conceptual processing

Linguistic and embodied systems in conceptual processing: Variation across individuals and items

Video  Slides fitvids('.shareagain', {players: 'iframe'}); Abstract Research in conceptual processing has suggested that the comprehension of words draws on complementary cognitive systems. In the milliseconds during which a word is processed, the linguistic system is activated first. Reading the word entity, for instance, may activate words such as being, thing and object (https://smallworldofwords.org/en/project/explore; De Deyne et al., 2019). Thereupon, the embodied system is activated, incorporating sensorimotor, emotional and social dimensions (Borghi et al.

Preregistration: The interplay between linguistic and embodied systems in conceptual processing

This preregistration outlines a study that will investigate the dynamic nature of conceptual processing by examining the interplay between linguistic distributional systems—comprising word co-occurrence and word association—and embodied systems—comprising sensorimotor and emotional information. A set of confirmatory research questions are addressed using data from the Calgary Semantic Decision project, along with additional measures for the stimuli corresponding to distributional language statistics, embodied information, and individual differences in vocabulary size.

Investigating object orientation effects across 14 languages

Mental simulation theories of language comprehension propose that people automatically create mental representations of real objects. Evidence from sentence-picture verification tasks has shown that people mentally represent various visual properties …

Modality switch effects emerge early and increase throughout conceptual processing: Evidence from ERPs

We tested whether conceptual processing is modality-specific by tracking the time course of the Conceptual Modality Switch effect. Forty-six participants verified the relation between property words and concept words. The conceptual modality of …

Modality switches occur early and extend late in conceptual processing: Evidence from ERPs [Master's thesis]

The engagement of sensory brain regions during word recognition is widely documented, yet its precise relevance is less clear. It would constitute perceptual simulation only if it has a functional role in conceptual processing. We investigated this …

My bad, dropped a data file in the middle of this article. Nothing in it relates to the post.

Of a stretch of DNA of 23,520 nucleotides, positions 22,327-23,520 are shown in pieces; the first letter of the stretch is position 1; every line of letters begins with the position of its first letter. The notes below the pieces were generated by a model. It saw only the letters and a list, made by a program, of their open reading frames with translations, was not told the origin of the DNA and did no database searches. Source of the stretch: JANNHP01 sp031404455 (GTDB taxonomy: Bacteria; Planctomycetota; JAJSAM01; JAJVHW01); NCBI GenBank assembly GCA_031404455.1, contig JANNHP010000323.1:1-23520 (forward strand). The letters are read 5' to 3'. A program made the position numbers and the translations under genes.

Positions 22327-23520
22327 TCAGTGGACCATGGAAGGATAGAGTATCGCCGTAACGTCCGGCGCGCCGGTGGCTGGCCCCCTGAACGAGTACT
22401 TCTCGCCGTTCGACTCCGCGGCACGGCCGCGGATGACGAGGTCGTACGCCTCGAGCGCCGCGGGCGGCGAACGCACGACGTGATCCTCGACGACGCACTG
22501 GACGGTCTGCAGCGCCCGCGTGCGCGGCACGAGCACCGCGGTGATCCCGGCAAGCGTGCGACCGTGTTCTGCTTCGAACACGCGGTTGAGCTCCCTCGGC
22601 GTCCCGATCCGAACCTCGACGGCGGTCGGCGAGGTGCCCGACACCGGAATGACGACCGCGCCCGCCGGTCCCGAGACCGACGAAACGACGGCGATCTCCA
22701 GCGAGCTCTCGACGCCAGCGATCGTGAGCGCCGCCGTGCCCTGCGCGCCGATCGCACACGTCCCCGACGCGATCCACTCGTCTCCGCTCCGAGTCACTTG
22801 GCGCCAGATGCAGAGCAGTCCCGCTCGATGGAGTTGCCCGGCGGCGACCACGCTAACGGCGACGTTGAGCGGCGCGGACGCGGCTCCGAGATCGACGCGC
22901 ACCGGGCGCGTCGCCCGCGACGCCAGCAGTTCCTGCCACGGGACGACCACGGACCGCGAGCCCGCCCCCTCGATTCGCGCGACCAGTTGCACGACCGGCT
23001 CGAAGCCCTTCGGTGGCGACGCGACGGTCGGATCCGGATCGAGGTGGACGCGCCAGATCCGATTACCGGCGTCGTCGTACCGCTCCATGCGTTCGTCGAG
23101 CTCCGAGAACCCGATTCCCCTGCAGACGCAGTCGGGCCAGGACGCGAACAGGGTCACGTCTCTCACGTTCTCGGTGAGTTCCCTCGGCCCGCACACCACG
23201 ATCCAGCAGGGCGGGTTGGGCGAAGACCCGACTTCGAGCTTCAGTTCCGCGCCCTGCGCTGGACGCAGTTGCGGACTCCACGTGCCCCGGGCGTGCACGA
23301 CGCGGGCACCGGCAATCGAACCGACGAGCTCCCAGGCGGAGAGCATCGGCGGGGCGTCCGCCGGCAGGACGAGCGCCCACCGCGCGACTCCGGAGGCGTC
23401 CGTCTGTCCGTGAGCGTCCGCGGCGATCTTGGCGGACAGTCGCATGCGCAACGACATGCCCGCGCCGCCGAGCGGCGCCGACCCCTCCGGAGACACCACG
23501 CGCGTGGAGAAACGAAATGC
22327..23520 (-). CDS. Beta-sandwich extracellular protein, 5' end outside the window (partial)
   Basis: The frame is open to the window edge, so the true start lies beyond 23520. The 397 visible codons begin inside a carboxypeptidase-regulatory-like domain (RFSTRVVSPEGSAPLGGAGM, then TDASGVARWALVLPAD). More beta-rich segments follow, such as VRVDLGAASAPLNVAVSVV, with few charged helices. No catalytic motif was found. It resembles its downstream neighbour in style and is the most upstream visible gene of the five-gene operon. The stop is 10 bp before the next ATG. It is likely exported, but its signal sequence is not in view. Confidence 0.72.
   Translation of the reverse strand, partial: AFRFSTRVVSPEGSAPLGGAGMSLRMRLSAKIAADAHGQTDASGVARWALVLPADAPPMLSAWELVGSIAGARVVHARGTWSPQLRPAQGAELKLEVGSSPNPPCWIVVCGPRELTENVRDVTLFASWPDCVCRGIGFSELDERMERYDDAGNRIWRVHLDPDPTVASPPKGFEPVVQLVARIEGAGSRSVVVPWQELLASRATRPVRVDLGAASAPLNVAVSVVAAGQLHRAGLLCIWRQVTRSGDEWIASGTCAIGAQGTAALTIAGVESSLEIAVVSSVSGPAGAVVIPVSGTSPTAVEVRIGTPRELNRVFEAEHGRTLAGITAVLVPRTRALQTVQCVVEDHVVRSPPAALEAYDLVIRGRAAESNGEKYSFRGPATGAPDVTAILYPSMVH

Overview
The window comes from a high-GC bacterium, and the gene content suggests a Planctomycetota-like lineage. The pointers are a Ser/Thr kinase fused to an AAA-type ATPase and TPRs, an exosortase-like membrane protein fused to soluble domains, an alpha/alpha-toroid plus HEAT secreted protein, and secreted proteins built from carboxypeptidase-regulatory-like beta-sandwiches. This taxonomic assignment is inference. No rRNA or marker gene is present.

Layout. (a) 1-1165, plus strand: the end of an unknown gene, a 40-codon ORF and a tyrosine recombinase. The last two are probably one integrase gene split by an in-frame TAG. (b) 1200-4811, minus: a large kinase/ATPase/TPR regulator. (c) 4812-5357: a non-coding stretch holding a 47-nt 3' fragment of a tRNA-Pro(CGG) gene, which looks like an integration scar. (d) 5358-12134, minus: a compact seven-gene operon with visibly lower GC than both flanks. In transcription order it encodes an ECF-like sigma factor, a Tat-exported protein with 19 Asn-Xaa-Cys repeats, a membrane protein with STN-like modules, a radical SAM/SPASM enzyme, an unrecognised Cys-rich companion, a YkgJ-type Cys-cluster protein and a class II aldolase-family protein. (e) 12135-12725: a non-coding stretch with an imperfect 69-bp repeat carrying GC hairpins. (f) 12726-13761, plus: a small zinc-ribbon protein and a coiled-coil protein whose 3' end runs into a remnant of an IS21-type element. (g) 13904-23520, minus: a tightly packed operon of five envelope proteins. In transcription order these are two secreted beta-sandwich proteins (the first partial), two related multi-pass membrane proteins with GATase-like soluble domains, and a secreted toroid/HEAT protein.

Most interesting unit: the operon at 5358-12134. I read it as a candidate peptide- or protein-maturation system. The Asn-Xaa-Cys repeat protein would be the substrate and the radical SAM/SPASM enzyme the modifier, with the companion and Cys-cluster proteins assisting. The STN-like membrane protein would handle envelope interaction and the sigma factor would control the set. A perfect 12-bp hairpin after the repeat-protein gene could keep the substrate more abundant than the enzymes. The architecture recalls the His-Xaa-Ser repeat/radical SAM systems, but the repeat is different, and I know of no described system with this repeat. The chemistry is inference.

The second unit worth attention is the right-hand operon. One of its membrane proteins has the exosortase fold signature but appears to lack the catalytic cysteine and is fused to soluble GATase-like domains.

Web application: Modality switch effects emerge early and increase throughout conceptual processing

We tested whether conceptual processing is modality-specific by tracking the time course of the Conceptual Modality Switch effect. Forty-six participants verified the relation between property words and concept words. The conceptual modality of consecutive trials was manipulated in order to produce an Auditory-to-visual switch condition, a Haptic-to-visual switch condition, and a Visual-to-visual, no-switch condition. Event-Related Potentials (ERPs) were time-locked to the onset of the first word (property) in the target trials so as to measure the effect online and to avoid a within-trial confound. A switch effect was found, characterized by more negative ERP amplitudes for modality switches than no-switches. It proved significant in four typical time windows from 160 to 750 milliseconds post word onset, with greater strength in the Slow group, in posterior brain regions, and in the N400 window. The earliest switch effect was located in the language brain region, whereas later it was more prominent in the visual region. In the N400 and Late Positive windows, the Quick group presented the effect especially in the language region, whereas the Slow had it rather in the visual region. These results suggest that contextual factors such as time resources modulate the engagement of linguistic and embodied systems in conceptual processing.